Marjorie Lewis is a writer, journalist and sports enthusiast. Her debut novel When The Men Were Gone is based on a true story set during World War II. Here's a story from her about how she discovered her new passion:
As a sportswriter, I knew what it was like to go after a story. What I did not know
was that by simply putting on a T-shirt, a story would come to me.
A powder blue, V-neck with two white stripes circling each of the short sleeves
and the words “Tulsa football” scribbled across the front changed my life one
“I love football, too,” my nurse told me as she stuck my shoulder blade with what
felt like a thousand needles, testing my resistance to food allergies. “All the
women in my family do. It started with my great aunt, who was a football coach
during World War II.”
I about fainted – not because of the needles, not when my nurse’s words packed a
much deeper punch.
I had been a sportswriter since 1979. In the years since, the Fort Worth and Dallas
dailies I’d worked for had sent me chasing stories from coast to coast and even
abroad. But in that instant, in a doctor’s office in July of ’11, I knew I was about
to embark on a journey of another kind.
I blasted my nurse with questions, but eventually, I just sat back and listened. By
the time she had completed her story, I knew it was a story I had to tell. She
agreed, and soon I began my research. I travelled to Brownwood, Texas, were
Tylene Wilson coached. I dug through yearbooks and newspapers. I spoke to local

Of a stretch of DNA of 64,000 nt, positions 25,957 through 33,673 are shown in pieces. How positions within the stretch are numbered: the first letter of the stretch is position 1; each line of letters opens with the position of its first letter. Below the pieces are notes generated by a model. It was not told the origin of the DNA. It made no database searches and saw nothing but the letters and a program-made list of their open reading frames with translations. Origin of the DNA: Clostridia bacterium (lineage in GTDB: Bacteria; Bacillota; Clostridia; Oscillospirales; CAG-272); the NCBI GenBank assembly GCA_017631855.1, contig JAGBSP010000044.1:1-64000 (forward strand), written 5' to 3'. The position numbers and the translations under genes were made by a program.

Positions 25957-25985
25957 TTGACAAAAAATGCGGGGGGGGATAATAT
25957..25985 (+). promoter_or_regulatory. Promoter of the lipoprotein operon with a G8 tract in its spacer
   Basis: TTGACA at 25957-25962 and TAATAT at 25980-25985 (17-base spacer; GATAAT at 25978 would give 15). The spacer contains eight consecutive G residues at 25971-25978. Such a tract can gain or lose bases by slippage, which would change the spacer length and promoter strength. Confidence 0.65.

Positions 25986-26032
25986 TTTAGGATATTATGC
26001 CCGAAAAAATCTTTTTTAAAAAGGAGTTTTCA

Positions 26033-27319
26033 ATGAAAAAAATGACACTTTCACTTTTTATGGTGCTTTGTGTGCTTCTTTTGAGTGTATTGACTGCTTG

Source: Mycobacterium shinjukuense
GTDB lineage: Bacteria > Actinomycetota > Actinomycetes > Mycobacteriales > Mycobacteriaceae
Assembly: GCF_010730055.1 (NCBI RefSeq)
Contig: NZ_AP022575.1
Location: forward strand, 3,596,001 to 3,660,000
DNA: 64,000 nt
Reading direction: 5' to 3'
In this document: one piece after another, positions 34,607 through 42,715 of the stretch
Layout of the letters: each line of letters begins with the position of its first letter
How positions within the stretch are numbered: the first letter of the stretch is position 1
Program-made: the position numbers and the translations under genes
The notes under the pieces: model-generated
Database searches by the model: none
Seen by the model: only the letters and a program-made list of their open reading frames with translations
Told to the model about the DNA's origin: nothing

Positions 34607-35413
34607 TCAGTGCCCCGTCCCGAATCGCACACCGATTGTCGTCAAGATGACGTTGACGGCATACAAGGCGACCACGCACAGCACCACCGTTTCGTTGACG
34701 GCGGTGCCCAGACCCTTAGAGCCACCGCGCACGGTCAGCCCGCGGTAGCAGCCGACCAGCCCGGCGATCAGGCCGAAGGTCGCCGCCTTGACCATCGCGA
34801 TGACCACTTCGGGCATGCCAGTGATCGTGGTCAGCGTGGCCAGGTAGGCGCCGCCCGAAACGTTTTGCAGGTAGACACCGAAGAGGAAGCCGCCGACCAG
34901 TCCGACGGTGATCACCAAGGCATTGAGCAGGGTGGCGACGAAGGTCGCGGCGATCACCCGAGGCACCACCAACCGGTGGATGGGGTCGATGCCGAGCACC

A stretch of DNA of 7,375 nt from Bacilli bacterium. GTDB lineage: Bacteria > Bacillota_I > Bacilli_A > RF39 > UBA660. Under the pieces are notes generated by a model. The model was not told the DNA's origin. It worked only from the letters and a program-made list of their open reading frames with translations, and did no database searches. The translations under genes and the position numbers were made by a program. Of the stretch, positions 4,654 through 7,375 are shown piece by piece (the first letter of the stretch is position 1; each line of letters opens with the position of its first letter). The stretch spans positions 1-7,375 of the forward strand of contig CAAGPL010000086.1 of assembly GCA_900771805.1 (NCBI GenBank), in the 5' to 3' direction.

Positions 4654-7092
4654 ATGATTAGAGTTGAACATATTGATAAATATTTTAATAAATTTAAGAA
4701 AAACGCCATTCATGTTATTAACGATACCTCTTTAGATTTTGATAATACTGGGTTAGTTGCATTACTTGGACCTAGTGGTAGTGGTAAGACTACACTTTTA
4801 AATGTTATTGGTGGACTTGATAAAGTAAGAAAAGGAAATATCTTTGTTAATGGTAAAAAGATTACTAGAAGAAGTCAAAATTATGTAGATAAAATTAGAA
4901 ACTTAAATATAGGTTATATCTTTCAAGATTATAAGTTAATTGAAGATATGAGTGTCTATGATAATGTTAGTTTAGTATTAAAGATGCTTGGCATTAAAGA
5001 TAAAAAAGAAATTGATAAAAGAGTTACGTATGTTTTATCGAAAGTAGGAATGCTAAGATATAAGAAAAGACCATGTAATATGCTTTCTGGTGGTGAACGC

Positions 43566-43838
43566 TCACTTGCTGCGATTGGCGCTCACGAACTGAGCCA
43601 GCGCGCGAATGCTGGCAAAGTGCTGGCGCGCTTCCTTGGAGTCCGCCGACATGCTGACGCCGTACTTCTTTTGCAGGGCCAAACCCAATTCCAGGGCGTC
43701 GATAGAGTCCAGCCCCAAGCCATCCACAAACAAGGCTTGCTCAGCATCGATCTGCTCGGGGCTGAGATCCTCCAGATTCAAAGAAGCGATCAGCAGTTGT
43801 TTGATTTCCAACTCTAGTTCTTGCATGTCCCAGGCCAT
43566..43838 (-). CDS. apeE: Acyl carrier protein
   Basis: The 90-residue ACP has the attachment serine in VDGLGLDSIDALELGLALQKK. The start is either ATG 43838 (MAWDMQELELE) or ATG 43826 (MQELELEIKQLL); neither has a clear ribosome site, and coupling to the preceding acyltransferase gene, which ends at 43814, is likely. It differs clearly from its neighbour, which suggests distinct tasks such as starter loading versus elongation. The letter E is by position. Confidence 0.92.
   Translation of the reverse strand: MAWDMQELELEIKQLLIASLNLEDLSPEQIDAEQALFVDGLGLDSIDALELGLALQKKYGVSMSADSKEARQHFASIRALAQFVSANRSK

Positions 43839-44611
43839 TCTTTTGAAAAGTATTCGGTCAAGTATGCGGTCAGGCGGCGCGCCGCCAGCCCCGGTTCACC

historians and even to the preacher who presided over Tylene’s funeral in 1992.
He remembered her funeral so many years later simply because, as he said, “she
was a football coach.”
But digging up a story from the World War II-era was not easy. Many
publications had ceased to publish during the war, and, of course, more than 70
years later, many people had passed on. Eventually, I found myself at a crossroad.
I had discovered much about Tylene, but not enough for a book.
Instead of leaving the story untold, I chose to write a novel, a way to memorialize
what Tylene did during such a difficult time in our history, and by extension, to
memorialize what all women did during the war. Their stories may have been lost
to time, but not their impact.
So after a seven-year journey of discovery, Tylene’s story will rest in my hands
for the first time on Oct. 2, 2018, the day Morrow/HarperCollins will release the
book. I think before I open it, I’ll put on that T-shirt.